Pratiques et tactiques de vente des concessionnaires automobiles au Québec

This report is a continuation of a vast study begun in 2020, the aim of which is to gain a better understanding of the Canadian population's growing preference for fuel-efficient vehicles, and the factors (political, economic, social, etc.) contributing to the increase in sales of this type of vehicle. CIRANO has already contributed through several reports published since 2020 and more recently through an analysis of light truck purchase motivations in Quebec (Gruber, Peignier and Pentcheva, 2023). The present report completes the knowledge on consumers by focusing instead on the car dealership environment and how it can influence consumer choice.

The scientific literature on marketing, and more specifically on consumer behavior, shows that every decision is taken in an environment that automatically influences the choice of a particular product. Consumers are influenced by the order in which products are presented, by the images that surround them, and by the way in which product information is framed (Ungemach et al., 2018). The decision to buy or not to buy a specific vehicle is still mainly made at car dealerships. It's therefore very important to study how this particular environment shapes consumer decisions.

To this end, we used observations in the form of mystery shopping to study the car dealership environment (Wilson, 2011). More specifically, this report presents the methodological approach and results of mystery visits to thirty rural, suburban and urban car dealerships in Quebec. All visits took place between September and December 2022. Testers were trained to observe and record salespeople's discourse and practices.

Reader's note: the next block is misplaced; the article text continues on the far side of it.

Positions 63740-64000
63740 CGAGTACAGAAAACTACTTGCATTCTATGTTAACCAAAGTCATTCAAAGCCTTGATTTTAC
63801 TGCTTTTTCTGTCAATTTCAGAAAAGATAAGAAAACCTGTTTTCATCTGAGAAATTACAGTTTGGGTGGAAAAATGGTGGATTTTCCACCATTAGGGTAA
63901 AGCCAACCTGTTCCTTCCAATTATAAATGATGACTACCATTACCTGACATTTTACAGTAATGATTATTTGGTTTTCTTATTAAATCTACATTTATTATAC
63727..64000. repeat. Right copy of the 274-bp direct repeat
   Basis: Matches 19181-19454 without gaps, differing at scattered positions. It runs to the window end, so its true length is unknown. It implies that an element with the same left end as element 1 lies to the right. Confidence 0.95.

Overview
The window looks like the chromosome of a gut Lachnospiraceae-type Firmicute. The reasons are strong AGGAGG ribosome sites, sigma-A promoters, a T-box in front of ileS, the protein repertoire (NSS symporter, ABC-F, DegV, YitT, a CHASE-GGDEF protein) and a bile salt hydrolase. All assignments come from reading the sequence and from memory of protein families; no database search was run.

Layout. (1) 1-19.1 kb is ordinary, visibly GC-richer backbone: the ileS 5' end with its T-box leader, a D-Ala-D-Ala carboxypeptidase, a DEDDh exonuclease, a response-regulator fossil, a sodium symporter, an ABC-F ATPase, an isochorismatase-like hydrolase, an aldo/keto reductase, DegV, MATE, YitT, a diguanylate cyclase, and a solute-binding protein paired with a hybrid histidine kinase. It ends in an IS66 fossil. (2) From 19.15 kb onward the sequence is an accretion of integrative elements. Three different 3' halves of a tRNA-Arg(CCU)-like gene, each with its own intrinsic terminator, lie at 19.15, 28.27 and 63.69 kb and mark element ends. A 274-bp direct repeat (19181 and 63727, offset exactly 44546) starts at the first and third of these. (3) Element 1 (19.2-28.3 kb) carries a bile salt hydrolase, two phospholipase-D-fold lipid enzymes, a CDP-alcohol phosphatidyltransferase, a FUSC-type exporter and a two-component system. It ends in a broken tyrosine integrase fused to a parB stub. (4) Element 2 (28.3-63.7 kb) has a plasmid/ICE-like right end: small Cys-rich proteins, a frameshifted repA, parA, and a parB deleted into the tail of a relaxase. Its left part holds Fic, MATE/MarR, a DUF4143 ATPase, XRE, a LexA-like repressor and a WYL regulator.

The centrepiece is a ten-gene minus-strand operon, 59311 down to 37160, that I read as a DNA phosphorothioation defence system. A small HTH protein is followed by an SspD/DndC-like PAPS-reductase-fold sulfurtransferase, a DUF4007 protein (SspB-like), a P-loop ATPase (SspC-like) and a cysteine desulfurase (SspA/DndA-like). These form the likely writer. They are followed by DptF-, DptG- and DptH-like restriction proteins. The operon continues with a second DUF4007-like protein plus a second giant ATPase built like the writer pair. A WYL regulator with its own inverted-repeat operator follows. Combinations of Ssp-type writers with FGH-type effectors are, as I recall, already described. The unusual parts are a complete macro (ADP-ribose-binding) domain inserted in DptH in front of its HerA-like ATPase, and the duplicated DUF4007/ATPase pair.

The results show that car dealership salespeople don't systematically push potential customers towards larger vehicles. Rather, they subtly shape their customers' perceptions by presenting them with a greater number of arguments in favour of large vehicles. Moreover, they seem less familiar with the arguments against larger vehicles. For example, none of them was able to talk about the differences in emissions between different types of vehicle without first seeking out this information. In addition, larger vehicles are more likely to be displayed outside or inside the dealership, providing a mental anchor for potential customers who enter a dealership with different options in mind. In line with the findings of Brazeau and Denoncourt (2021), these images often show large vehicles in the wild, making them even more attractive to hypothetical customers, even if they wouldn't (or couldn't) use them in such an environment. The environmental impact of different types of vehicle and the safety implications for other road users are virtually absent from the discourse. Finally, several of our testers noted that the sales team is sometimes unable to justify why vehicle sizes continue to increase without any clear benefit to customers. The results show that sales teams need to be better trained to talk about the safety implications and environmental impact of different vehicles.

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